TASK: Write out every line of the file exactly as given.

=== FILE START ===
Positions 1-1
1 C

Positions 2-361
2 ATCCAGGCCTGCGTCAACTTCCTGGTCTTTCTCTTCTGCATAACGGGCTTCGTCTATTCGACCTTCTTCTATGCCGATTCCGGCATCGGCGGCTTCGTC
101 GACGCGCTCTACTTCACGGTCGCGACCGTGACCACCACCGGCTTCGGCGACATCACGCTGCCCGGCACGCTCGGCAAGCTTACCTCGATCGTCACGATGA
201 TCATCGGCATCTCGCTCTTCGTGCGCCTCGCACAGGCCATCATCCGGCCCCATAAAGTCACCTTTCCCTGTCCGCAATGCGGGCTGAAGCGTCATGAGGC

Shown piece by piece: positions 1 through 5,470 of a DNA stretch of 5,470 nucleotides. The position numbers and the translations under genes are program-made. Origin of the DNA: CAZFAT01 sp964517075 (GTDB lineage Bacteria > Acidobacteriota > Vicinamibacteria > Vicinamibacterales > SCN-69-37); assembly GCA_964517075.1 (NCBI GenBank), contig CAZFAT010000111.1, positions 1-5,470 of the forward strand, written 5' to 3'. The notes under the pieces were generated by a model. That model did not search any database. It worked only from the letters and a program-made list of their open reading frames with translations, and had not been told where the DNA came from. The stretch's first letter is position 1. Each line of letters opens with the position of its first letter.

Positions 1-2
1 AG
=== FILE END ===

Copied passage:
Positions 1-1
1 C

Positions 2-361
2 ATCCAGGCCTGCGTCAACTTCCTGGTCTTTCTCTTCTGCATAACGGGCTTCGTCTATTCGACCTTCTTCTATGCCGATTCCGGCATCGGCGGCTTCGTC
101 GACGCGCTCTACTTCACGGTCGCGACCGTGACCACCACCGGCTTCGGCGACATCACGCTGCCCGGCACGCTCGGCAAGCTTACCTCGATCGTCACGATGA
201 TCATCGGCATCTCGCTCTTCGTGCGCCTCGCACAGGCCATCATCCGGCCCCATAAAGTCACCTTTCCCTGTCCGCAATGCGGGCTGAAGCGTCATGAGGC

Shown piece by piece: positions 1 through 5,470 of a DNA stretch of 5,470 nucleotides. The position numbers and the translations under genes are program-made. Origin of the DNA: CAZFAT01 sp964517075 (GTDB lineage Bacteria > Acidobacteriota > Vicinamibacteria > Vicinamibacterales > SCN-69-37); assembly GCA_964517075.1 (NCBI GenBank), contig CAZFAT010000111.1, positions 1-5,470 of the forward strand, written 5' to 3'. The notes under the pieces were generated by a model. That model did not search any database. It worked only from the letters and a program-made list of their open reading frames with translations, and had not been told where the DNA came from. The stretch's first letter is position 1. Each line of letters opens with the position of its first letter.

Positions 1-2
1 AG